Asset finance is a fast-growing funding choice for UK businesses. It makes it easier to buy, use and benefit from big-ticket items such as vehicles, plant machinery, equipment or premises. There’s a wide range of different types of asset financing to meet different business needs and sizes, so you’re certain to find something to suit you.
According to The Finance & Leasing Association, asset financing has become the core driver of the UK economy, with leasing and hire purchases reaching record levels in 2019 of £35.6 billion, 6% higher than in 2018.
In industries where cash flow is tight but necessary to carry out services, asset financing allows businesses to avoid high up-front costs but instead spread them over an agreed time period in smaller instalments.
In this article we will be covering the following:
Asset finance is the practice of purchasing an asset through a third party. They fund the initial purchase on your behalf, and you repay them in instalments over a fixed period. Once the goods are paid in full, you become the owner of such assets.
Asset financing is often associated with purchasing high-value assets for a business where the company may have insufficient funds to buy the asset outright. It can be used as a source of financing to help a business grow whilst also minimising the impact on cash flow. A business could also use pre-existing assets as security against a loan from an asset refinancing provider.
A business that requires the purchase of new assets can look to a finance provider to purchase such assets, repaying them in regular instalments over a fixed period of time.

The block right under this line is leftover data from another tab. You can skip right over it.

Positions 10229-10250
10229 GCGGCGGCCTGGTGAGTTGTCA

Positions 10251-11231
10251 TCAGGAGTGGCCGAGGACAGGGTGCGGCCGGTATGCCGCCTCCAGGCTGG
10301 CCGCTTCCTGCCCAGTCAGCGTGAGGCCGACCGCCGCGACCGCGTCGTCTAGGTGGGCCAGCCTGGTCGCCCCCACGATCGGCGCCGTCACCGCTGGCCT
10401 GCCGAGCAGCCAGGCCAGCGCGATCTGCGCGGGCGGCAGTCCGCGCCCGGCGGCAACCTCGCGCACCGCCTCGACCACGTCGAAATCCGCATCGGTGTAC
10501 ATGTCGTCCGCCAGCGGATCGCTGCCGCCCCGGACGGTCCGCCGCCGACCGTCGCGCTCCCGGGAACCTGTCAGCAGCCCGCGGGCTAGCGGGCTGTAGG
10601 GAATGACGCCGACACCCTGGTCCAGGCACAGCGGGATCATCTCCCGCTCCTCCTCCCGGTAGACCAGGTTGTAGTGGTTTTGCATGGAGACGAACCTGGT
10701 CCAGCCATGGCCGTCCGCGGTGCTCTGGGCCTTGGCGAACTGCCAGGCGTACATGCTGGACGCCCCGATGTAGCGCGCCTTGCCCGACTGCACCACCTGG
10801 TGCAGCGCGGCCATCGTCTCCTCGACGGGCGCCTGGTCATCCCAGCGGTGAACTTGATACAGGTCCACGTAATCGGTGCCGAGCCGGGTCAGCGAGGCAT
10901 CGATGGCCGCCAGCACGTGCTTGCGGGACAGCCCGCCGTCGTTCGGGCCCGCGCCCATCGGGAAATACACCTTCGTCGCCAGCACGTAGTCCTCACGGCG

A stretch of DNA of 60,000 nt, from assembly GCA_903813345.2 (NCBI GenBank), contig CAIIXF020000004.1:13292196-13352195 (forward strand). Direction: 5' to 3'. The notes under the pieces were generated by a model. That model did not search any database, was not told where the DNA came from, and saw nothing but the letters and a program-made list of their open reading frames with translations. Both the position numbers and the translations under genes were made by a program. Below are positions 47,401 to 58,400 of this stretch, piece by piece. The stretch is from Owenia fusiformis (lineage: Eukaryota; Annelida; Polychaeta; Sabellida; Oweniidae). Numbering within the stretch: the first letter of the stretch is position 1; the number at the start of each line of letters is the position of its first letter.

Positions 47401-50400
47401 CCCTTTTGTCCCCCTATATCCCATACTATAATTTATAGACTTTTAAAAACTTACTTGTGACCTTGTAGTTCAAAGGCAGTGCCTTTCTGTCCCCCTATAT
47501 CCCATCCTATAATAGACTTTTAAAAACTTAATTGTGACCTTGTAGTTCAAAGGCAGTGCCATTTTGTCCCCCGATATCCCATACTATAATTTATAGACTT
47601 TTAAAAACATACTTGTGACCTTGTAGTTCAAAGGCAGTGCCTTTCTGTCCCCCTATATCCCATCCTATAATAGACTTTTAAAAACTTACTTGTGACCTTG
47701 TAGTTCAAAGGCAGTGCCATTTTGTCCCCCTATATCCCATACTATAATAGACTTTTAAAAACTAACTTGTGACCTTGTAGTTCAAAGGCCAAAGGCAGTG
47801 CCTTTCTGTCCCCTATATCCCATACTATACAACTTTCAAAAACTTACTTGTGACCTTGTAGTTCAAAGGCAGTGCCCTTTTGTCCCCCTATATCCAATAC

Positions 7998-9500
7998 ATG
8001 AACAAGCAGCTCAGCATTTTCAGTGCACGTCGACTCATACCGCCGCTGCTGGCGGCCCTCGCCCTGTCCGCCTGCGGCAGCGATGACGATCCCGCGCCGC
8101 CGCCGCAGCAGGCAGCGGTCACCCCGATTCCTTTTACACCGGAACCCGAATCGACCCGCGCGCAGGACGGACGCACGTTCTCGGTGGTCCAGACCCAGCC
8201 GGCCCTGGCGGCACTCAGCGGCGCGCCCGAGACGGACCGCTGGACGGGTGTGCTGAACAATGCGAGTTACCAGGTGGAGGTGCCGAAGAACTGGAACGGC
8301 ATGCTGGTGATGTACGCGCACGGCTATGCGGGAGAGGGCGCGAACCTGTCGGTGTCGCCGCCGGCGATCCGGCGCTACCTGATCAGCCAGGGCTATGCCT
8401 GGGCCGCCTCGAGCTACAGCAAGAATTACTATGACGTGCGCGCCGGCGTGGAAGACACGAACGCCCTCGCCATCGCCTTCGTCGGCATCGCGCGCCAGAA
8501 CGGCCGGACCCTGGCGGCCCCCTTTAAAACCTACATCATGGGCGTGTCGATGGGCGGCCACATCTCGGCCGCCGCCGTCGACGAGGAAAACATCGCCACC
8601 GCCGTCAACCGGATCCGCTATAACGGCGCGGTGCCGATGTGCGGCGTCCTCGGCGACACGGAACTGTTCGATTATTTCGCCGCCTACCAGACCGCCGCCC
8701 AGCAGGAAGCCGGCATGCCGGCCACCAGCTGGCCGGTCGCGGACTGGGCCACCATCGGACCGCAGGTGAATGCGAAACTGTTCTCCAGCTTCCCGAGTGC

Depending on the type of asset finance a business chooses, the asset could end up being owned by them, or sold back to the provider (leasing). We will delve more into the different types of asset financing later in the article.
An asset can be described as an object/resource that has a value which can be converted to cash.
Generally, providers consider assets which have a high value such as vehicles, machinery, plant and equipment. These assets must meet DIMS criteria which means that they are:
Assets can also be classified as ‘hard’ or ‘soft.’
There are 6 key types of asset financing you should be aware of:
Whether a form of asset finance is practical for your business will depend on several factors, such as cash flow, age of the business, business size, what you require an asset for and so on.
Hire purchase, sometimes also referred to as “equipment finance” (not to be confused with “equipment leasing”) is where you agree for a third party to finance the purchase of a new asset, and then you repay the loan in instalments over a fixed time period. Vehicle asset finance is one of the most popular sub-types of hire purchase agreements for businesses.
Once the asset has been repaid in full, the ownership of the asset is transferred to you. This transfer of ownership often requires an Option to Purchase Fee. Throughout the repayment period, any maintenance issues and upkeep falls under your business's responsibility, not the provider's.